Motherhood may be wonderful, heart-warming and all the other fuzzy adjectives we hear this time of year, but it can also be downright humbling. There’s nothing like a kid or two (or four, in my case), to remind you that just around the corner from a pink card telling you how great you are, is a pink note from the teacher asking for a conference. Heaven forbid we should actually believe the sentiments in a Mother’s Day card.
There’s no one quite like you reminds me of the time I had transferred Cassidy to another school, then mistakenly called his old school and asked to get a message to him.
“Uh, Cassidy doesn’t go here anymore,” the secretary said. Now, she has to keep track of, what—500 kids? And I have to keep track of four? Yet I cannot remember that I HAVE PUT MY CHILD IN ANOTHER SCHOOL? I’ll bet they still laugh over that one in their faculty meetings.
reminds me of the time, in church, when Nicole whispered to me, “Why are you crying?” and I had to turn and whisper back, “Those aren’t tears. That’s sweat.” Peri-menopause does not go well with pantyhose and a hot chapel.
I know I haven’t thanked you enough reminds me of the time Brandon asked me to come outside, only to discover an irate airport driver whose van was just hit with a water balloon launched by my very own son. Oh—and the driver was from Lebanon and thought it was a car bomb.
You’ve always been there for me reminds me of the time the Vice Principal called me in to explain the school’s tardy policies, and that even if a child has graduated early, and is just coming back for auto shop to work on his Mustang, he cannot accumulate 100 (yes, one hundred) tardies. This resulted in a rewrite of the school’s handbook.
Your tender love reminds me of the time Nicole made the Santa discovery, then extrapolated to the tooth fairy and the Easter bunny, and cried the entire day. Nothing I could say would console her. To comfort her that night as I lay beside her in her bed, I glanced around the darkened room and saw a box of magic tricks on her shelf. “Honey, it’s like magic,” I finally said. “When you watch a magician, even though you know there’s a trick to everything, it’s still fun to see how he does it.” Nicole looked up at me and said, “You mean there’s no magic, either?”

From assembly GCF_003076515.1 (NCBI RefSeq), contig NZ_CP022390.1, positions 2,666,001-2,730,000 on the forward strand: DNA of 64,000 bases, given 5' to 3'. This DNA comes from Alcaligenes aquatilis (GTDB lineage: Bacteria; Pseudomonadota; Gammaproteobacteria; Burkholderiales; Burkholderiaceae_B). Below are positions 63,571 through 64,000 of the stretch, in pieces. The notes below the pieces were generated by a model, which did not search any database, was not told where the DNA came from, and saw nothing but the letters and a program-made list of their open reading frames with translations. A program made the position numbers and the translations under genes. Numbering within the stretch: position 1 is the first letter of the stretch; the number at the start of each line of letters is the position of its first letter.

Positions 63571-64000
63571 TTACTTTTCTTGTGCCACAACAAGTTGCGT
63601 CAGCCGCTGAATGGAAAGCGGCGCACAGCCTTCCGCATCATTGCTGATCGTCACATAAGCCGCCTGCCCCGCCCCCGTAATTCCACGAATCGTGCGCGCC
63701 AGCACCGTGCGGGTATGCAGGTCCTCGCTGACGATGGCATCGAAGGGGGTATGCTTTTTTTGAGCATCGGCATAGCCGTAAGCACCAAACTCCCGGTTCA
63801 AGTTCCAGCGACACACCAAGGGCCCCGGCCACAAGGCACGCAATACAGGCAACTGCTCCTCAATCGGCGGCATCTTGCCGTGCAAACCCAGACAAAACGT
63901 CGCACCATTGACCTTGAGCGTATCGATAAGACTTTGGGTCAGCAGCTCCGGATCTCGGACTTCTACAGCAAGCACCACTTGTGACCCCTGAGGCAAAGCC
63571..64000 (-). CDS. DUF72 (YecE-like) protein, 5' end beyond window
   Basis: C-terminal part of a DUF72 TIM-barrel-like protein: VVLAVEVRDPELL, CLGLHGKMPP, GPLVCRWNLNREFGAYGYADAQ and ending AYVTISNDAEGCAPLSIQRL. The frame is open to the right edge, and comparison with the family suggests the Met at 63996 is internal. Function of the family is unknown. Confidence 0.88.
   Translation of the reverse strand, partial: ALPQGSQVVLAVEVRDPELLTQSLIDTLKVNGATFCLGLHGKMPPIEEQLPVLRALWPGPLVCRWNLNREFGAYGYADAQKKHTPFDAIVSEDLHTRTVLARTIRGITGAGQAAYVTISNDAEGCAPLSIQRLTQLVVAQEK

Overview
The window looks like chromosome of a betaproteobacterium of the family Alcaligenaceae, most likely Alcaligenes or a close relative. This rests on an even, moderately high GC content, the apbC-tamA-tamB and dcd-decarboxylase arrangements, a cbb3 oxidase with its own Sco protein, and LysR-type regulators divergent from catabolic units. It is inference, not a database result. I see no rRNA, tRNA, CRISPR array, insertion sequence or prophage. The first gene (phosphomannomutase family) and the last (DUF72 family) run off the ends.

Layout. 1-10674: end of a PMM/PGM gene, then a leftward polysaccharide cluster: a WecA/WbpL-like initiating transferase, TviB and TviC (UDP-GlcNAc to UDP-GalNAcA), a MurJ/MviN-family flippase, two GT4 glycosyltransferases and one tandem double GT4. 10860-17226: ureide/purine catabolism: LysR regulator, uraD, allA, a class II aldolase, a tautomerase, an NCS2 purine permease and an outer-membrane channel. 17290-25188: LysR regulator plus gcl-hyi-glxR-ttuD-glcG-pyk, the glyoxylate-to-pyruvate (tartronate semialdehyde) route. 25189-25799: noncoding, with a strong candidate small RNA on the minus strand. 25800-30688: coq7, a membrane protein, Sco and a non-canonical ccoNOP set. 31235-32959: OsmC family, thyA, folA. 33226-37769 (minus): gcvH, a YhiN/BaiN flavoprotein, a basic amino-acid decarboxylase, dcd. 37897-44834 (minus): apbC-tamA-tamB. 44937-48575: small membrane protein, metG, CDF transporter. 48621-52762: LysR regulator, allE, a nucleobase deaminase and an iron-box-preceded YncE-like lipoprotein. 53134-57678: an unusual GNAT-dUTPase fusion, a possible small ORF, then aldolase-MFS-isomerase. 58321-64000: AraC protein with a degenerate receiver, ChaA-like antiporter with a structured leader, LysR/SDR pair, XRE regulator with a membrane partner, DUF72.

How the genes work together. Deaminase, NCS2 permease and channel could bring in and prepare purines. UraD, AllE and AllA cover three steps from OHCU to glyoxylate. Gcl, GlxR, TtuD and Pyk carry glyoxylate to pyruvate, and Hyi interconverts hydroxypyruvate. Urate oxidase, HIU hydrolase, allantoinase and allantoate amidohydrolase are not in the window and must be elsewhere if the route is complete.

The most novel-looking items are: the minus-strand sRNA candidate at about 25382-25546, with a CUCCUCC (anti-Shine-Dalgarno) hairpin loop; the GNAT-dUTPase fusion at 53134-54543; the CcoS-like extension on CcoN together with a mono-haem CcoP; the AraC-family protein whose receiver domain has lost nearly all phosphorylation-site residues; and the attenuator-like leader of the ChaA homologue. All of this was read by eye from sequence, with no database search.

All the things you’ve taught me reminds me how few have actually sunk in. Safety, for example. The same year Richie had to see a plastic surgeon for picking up a Piccolo Pete firecracker, Brandon created a mushroom cloud bomb in the cul de sac, which rattled all the neighbors’ windows. This is not how I taught them to celebrate the Fourth of July. And you’re not supposed to drive into the Bishop’s car, either.
To My Beautiful Mother reminds me of the time I was leaning over my bathroom counter, in my underwear, putting makeup on. Nicole was standing behind me, watching for a few minutes, then asked, “Mom, do they make a butt bra?”
What would I do without you? This has it’s own answer, doesn’t it? The minute I drive off to the airport for a long overdue vacation, I can almost hear the paper shredder making confetti, and the phone dialing for pizza delivery. Strains of “Tequila” echo down the block, and before I get 500 feet away, it’s Party Time.No, there really isn’t a card that captures motherhood accurately. Maybe if one said, “Well, we’ve survived each other this far,” but I don’t expect to see that one rolling off the lines anytime soon at Hallmark. So I open the cards and smile at the poems, embrace the humility of knowing they’re aren’t exactly true, and know that it won’t be long until one reads, “Now that you live in a padded cell…”
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